Aesha Scott From ‘Below Deck Med’ Calls out Brian de Saint Pern for Saying ‘Below Deck’ Wasn’t Real Yachting

Below Deck met Below Deck Mediterranean when stew Aesha Scott busted on deckhand Brian de Saint Pern about returning to “real yachting.”

Scott was a busy second stew on Below Deck Med season 4. She hustled and third stew Anastasia Surmava revealed that the crew often worked 18 hour days. She said the entire crew was exhausted by the end of the six week season. “You can see if on our faces as well,” Surmava shared on Out in the Wild podcast. “We’re exhausted. We work 15, 16, 17, 18 hours a day.” Surmava added that being on the show was no different than real yachting.

Brian de Saint Pern
Brian de Saint Pern | Karolina Wojtasik/Bravo/NBCU Photo Bank via Getty Images

However, de Saint Pern who is wrapping up his season of Below Deck disagrees. “Back at work, back to reality, back to real yachting,” he posted to Instagram along with a photo. But Scott doesn’t feel the same way and let de Saint Pern know.

‘Real yachting?’

Scott had to respond to de Saint Pern’s assertion that he was returning to real yachting. She first questioned him and then explained that she worked just as hard while on the show. “Well below Deck isn’t ‘real’ yachting… is it 😂,” de Saint Pern remarked to Scott.

“@iambriandsp pretty sure I worked my arse off. Felt quite real to me 🙃,” Scott replied. This left de Saint Pern on the defense. “@aesha_jean wasn’t talking about you. I’m sure you worked really hard 😘👏,” he wrote. Surmava told the Out in the Wild podcast hosts that the long hours are par for the course for yachting. “Yachties are used to those hours but you’re not used to having cameras filming your worst moments,” she said.

Producer Courtland Cox said that viewers may not realize that the show really is representative of real yachting. “[What] the viewers get wrong most is how real the show really is. Our job is to sort of stay in the background and turn cameras on what’s really happening,” he told Bravo. “I think people are so jaded by reality TV, they think that everything is thought ahead five steps or eight steps, and we are really genuinely filming what’s happening on a working charter yacht with people that are working on the yacht.”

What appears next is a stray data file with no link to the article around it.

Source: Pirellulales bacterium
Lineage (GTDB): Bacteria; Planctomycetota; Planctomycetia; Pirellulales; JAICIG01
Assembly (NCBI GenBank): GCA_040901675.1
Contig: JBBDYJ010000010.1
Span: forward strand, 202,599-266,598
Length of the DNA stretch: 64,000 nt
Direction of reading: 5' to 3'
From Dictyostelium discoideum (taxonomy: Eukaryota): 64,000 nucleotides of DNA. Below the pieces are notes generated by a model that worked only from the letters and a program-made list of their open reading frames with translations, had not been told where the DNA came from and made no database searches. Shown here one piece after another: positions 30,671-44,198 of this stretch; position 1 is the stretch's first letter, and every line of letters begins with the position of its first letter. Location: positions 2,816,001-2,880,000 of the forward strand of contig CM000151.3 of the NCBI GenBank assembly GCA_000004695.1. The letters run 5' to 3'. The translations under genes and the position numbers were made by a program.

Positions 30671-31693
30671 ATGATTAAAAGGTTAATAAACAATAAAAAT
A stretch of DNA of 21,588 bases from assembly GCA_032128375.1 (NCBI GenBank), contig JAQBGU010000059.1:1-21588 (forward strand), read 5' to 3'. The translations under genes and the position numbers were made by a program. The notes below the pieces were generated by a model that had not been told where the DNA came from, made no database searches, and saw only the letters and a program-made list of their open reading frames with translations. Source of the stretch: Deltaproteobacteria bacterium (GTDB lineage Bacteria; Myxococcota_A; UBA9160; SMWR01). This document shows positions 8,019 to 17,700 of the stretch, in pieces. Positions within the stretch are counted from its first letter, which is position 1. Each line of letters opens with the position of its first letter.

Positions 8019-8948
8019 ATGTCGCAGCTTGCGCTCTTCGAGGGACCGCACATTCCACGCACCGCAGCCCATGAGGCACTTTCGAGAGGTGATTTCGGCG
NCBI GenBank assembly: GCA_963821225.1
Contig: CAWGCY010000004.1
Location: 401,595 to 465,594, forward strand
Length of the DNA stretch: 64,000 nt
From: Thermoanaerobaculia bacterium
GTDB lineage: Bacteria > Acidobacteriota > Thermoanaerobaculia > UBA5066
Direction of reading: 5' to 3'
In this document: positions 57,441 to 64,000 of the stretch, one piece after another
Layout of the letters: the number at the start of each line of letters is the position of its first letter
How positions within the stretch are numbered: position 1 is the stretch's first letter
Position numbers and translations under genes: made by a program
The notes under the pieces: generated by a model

The money is real too

The Below Deck crew is earning real cash during those infamous tip meetings. Some seasons saw a heavier cash flow than others, plus some yachties wish they would have embarked upon a career in yachting sooner than later. Deckhand Colin Macy-O’Toole from Below Deck Med told Showbiz Cheat Sheet that college grads could create a nice nest egg with a few years on yachts. “I’d probably start right out of college at age 22 and then put in about five years of work on yachts,” he said.

View this post on Instagram

Happy to have this guy back in action! #BelowDeck

A post shared by Below Deck (@belowdeckbravo) on

Yachties have made bank while on the show too. Decider broke down tip amounts and found that the crew from season 5 made the most in total tips at $168,000. Below Deck season 6 came in with the second-highest total tip. Then came the crew from Below Deck Med season 4 who made $155,000 in total tip money.

Surmava was actually instrumental in earning one of the biggest single charter tips. Below Deck Med charter guests Daniel and Sheree Funsch left the crew $27,000 when Surmava was the chef. The highest single tip though went to chef Matt Burns whose food contributed to a $30,000 tip.